Essay, Research Paper: Hamlet Tragedy

Shakespeare: Hamlet

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William Shakespeare, the greatest playwright of the English language, wrote a
total of 37 plays in his lifetime, all of which can be categorized under
tragedy, comedy, or history. The Tragedy of Hamlet, Shakespeareís most popular
and greatest tragedy, displays his genius as a playwright, as literary critics
and academic commentators have found an unusual number of themes and literary
techniques present in Hamlet. Hamlet concerns the murder of the king of Denmark
and the murdered kingís sonís quest for revenge. Its main character, Hamlet,
possesses a tragic flaw which obstructs his desire for revenge and ultimately
brings about his death. This tragic flaw makes him a tragic hero, a character
who is destroyed because of a major weakness, as his death at the end could
possibly have been avoided were it not for his tragic flaw. Hamletís flaw of
irresolution, the uncertainty on how to act or proceed, is shown when Hamlet
sees a play and the passion the actors had, after Hamletís third soliloquy, in
Hamletís fourth soliloquy, and in Hamletís indecisive pursuit in avenging
his fatherís death. First, Hamletís flaw of irresolution is shown when he
sees a play and the passion one particular actor had. A group of players has
arrived and Hamlet arranges a personal viewing of The Murder of Gonzago with a
small portion of his own lines inserted. Hamlet then observes one portion of the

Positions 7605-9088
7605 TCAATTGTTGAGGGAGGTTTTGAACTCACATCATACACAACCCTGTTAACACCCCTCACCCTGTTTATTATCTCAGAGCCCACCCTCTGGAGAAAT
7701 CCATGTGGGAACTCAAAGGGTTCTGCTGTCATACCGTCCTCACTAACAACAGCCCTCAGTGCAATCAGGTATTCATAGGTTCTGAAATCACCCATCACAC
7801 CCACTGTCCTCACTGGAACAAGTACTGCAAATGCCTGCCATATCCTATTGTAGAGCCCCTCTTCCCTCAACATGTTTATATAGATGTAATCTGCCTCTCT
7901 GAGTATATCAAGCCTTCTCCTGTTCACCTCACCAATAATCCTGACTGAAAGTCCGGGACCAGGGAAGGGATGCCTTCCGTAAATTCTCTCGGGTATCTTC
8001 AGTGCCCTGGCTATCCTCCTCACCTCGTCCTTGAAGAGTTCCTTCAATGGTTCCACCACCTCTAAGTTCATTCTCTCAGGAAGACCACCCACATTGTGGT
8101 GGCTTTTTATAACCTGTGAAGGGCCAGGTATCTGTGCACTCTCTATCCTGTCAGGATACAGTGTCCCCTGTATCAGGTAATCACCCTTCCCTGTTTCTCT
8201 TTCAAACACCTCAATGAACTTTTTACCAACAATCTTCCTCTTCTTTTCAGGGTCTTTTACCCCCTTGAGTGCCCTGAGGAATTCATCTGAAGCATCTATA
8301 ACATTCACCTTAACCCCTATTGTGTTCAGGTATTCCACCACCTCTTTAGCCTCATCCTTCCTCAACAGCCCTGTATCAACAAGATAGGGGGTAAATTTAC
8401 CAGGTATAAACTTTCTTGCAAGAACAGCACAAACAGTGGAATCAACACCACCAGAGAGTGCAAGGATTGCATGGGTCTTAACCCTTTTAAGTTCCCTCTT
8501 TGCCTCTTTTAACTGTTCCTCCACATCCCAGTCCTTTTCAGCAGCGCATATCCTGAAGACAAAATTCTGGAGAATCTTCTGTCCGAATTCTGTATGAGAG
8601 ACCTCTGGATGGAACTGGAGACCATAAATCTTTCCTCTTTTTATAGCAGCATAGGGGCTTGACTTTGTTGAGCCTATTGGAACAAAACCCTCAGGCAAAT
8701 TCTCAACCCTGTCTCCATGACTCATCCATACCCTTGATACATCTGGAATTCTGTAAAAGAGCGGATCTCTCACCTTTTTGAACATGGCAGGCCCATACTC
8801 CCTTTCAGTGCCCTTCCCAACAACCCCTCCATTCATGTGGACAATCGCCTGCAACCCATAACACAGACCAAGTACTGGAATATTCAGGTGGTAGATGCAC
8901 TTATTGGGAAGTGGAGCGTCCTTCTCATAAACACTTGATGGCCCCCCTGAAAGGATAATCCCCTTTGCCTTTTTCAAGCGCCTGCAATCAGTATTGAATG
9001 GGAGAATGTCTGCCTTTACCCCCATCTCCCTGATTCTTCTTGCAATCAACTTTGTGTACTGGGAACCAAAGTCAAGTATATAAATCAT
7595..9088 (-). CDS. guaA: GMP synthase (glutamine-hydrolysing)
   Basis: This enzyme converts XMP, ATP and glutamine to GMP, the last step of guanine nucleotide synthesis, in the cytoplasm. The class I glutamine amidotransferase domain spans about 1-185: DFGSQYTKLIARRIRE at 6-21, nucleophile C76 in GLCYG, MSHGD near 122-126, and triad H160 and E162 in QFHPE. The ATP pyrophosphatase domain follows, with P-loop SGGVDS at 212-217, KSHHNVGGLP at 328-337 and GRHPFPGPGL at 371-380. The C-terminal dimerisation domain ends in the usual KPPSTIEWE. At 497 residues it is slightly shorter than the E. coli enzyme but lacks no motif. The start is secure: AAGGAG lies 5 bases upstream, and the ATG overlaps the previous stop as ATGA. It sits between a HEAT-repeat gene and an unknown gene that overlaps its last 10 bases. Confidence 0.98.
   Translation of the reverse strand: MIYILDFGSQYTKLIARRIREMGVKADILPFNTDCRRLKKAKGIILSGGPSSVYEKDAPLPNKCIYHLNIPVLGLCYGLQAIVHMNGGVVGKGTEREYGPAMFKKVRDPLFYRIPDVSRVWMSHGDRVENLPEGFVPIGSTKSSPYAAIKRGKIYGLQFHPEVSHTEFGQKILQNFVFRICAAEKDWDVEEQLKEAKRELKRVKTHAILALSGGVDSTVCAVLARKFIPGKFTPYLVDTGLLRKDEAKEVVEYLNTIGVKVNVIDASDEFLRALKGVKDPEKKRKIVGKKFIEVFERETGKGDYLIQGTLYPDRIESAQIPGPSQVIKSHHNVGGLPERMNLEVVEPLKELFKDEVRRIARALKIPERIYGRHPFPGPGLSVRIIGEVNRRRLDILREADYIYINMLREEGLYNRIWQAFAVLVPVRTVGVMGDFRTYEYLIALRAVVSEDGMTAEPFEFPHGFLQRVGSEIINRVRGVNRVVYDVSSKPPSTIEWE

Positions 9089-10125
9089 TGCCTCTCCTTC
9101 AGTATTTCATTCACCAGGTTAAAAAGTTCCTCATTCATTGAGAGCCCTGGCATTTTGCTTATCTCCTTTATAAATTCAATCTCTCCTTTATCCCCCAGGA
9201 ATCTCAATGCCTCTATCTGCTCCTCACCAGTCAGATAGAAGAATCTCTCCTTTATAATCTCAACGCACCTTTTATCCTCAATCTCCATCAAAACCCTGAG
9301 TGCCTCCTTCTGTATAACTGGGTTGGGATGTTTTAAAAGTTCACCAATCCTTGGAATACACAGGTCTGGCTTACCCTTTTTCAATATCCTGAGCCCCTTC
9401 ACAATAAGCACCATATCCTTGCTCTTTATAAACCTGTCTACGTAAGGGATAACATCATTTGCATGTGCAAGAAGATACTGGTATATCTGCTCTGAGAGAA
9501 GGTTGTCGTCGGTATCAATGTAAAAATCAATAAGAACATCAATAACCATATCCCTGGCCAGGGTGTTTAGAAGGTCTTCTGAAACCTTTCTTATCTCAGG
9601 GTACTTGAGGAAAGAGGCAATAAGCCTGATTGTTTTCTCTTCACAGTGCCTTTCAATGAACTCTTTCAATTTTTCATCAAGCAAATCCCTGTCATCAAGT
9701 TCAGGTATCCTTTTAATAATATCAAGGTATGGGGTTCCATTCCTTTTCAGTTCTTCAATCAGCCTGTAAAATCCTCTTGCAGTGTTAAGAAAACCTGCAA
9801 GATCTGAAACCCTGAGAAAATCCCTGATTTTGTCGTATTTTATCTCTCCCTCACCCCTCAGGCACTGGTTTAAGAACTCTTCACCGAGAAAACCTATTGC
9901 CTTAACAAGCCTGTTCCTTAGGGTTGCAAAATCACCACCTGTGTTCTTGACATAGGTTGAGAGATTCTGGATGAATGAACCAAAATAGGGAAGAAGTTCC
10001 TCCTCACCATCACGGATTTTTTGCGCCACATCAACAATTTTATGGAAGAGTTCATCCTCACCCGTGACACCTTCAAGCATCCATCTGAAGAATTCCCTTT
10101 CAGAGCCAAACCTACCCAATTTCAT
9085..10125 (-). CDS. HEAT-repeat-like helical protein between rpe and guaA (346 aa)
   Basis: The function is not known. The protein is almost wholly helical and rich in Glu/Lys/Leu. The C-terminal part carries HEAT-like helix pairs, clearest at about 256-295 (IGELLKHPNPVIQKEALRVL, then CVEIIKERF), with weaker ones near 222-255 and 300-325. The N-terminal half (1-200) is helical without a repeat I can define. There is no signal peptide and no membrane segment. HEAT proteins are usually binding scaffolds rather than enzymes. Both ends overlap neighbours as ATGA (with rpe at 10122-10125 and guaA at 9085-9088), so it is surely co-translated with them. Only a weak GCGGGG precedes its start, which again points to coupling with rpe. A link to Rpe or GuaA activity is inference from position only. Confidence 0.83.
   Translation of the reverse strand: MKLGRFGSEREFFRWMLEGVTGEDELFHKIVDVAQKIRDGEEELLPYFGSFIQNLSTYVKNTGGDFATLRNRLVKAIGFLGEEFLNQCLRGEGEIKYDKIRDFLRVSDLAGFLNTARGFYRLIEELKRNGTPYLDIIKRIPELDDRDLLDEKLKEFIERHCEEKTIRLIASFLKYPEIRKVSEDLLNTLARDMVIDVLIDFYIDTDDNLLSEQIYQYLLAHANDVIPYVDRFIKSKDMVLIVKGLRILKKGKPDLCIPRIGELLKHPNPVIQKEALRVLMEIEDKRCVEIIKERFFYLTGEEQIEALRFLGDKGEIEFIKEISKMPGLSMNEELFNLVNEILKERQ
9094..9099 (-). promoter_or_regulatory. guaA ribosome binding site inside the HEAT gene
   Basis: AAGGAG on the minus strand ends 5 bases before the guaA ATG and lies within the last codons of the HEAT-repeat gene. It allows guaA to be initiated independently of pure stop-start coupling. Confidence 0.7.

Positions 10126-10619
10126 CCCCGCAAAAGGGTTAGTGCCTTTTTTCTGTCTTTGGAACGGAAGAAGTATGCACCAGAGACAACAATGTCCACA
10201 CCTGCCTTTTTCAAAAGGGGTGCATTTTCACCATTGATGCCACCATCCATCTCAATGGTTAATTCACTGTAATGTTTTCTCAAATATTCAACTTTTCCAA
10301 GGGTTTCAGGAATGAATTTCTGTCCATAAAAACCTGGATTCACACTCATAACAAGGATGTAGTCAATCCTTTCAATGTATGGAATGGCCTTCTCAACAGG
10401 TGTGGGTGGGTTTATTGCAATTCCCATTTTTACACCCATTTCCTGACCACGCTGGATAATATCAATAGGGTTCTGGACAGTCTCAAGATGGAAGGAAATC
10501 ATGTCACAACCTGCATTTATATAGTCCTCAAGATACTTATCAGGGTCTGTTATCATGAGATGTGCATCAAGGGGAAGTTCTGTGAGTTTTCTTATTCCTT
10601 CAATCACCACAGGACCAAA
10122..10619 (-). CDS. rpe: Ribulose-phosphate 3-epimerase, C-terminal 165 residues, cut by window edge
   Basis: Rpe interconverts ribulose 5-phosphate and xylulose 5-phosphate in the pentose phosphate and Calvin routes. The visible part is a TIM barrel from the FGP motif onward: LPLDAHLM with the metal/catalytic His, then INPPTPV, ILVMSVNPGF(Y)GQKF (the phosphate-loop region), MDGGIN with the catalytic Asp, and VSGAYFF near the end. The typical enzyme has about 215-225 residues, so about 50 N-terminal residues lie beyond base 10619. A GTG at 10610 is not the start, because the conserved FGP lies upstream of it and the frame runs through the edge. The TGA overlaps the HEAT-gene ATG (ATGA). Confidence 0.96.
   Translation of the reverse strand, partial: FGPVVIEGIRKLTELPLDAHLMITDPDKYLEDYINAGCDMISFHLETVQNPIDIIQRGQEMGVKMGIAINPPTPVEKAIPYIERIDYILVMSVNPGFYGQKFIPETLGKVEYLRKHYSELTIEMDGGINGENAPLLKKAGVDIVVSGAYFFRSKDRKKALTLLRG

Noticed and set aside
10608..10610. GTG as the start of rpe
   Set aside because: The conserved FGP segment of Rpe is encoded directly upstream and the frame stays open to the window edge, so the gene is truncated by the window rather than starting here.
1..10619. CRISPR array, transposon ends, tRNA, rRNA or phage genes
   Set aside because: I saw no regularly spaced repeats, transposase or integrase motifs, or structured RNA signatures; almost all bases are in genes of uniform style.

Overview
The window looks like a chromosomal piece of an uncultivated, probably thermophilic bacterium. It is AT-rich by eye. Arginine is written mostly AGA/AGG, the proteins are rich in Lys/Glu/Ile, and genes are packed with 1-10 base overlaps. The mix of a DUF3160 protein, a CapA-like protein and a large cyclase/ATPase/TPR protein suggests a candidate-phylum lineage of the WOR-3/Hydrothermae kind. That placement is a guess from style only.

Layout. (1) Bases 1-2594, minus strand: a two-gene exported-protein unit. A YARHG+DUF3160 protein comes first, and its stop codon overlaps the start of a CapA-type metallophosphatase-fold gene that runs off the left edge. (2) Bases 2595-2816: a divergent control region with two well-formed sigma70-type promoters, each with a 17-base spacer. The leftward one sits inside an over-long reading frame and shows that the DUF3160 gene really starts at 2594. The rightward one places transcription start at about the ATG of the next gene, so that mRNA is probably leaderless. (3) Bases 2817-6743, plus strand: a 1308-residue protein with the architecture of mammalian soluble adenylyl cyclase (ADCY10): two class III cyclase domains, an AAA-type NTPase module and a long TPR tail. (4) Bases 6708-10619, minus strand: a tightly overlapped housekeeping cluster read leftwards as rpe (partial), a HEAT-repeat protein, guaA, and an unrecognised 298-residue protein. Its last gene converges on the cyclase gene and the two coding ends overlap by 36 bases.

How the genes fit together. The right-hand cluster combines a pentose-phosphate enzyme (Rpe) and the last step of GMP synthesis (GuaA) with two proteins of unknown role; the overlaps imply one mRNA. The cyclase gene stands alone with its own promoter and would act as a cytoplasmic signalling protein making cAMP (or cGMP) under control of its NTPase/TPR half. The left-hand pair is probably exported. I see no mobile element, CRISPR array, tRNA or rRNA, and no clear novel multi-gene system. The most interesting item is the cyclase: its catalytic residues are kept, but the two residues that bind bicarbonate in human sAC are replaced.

play in which one of the players put on a great display of emotion. Hamlet,
besieged by guilt and self-contempt, remarks in his second soliloquy of Hamlet
of the emotion this player showed despite the fact that the player had nothing
to be emotional about. Hamlet observed that he himself had all the reason in the
world to react with great emotion and sorrow, yet he failed to show any that
could compare with the act of the player. Hamlet calls himself a "rogue and
peasant slave" and a "dull and muddy-mettled rascal" who, like a
"John-a-dreams", can take no action. Hamlet continues his fiery speech
by degrading himself and resoluting to take some sort of action to revenge his
fatherís death. Next, Hamletís flaw of irresolution is shown after his third
soliloquy, the famed "To be or not to beÖ" lines. Hamlet directly
identifies his own tragic flaw, remarking of his own inability to act. Hamlet, 2
unsure whether or not the his uncle Claudius was responsible for his fatherís
murder, schemes to have The Murder of Gonzago presented to the royal court, with
a few minor changes, so its contents would closely resemble the circumstances
behind the murder. Reflecting on his own guilt, he talks of death, referring to
it as the undiscovered country, and then continues by riddling his own feelings.
He declares "conscience does make cowards of us all" and that the
natural ruddy complexion of one intent, or resolute, on an action is "sicklied"
over with the "pale cast of thought". This makes an individual second
guess his own actions and often times take no action at all, due to his own